Democrats nearly lost control of the House in 2020 over funding for the police narrative. Republicans hope to organize this post again for 2022.


“We have seen Jen Psaki and Joe Biden say that they are not the party that funds the police, and we want to make sure voters understand that is absolutely not true,” said Michael McAdams, spokesperson. of the National Republican Congressional Committee (NRCC). “They have prominent members of their caucus that come out every week and say, ‘No, no, I want to fund the police. We have to fund the police. “”

Democrats are now worried about the findings of an internal Democratic poll. The study found that the Democrats lost six points in generic House races next year. The news could even be worse than that. The generic ballot often tilts in favor of Democrats by several points. So if you lose six points, you actually risk losing ten points.

Democrats have asked their party to recalibrate their message.

“Extreme voices will define the party,” said American University history professor Allan Lichtman. “Democrats have had messaging problems for a very long time.”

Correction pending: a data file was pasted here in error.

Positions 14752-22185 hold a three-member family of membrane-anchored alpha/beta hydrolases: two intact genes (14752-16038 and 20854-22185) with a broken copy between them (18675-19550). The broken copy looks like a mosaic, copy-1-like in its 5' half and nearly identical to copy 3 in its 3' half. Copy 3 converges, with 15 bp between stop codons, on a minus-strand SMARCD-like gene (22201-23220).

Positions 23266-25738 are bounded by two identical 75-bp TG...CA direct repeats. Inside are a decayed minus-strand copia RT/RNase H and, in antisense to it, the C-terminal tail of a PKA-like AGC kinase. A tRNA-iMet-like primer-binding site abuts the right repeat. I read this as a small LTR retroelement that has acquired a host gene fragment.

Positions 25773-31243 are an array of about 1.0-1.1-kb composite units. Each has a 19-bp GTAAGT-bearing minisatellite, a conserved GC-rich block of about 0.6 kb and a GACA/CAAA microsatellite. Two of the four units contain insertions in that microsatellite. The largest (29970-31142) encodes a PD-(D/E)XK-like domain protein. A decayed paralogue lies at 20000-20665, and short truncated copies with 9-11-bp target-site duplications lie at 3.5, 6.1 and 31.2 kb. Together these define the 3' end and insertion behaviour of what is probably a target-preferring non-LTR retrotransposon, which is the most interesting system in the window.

But the message voters are hearing is coming from the team. It’s good for the base. But not for the swing voters the party hopes to woo.

However, there are sometimes false heads in politics. Fox is told that leaking the bad Democratic poll to the press could be a Democratic tactic to lull Republicans into a false sense of security.

“If this was really something they were worried about, it wouldn’t have been released to the press,” former Democratic House leadership assistant Michael Hardaway said. “The fact that he did that tells you everything you need to know about the Democrats’ strategy in terms of wanting people to think they are worried about it.”

Some Democrats believe Republicans are getting arrogant about their chances.

“I think Republicans are already measuring the curtains,” said Representative Ami Bera, D-Calif., Who is responsible for helping Democrats re-elect their most vulnerable members.


“I think they would like to believe it,” retorted Rep. Tom Emmer, R-Minn., Head of the NRCC. “No one is resting on their laurels. No one will be overconfident.”

But one thing is certain: Democrats will face a tougher road in 2022.

Team activism can trigger the party base. But this approach could alienate the voters they need.

And it’s a shared decision for Democrats at all levels.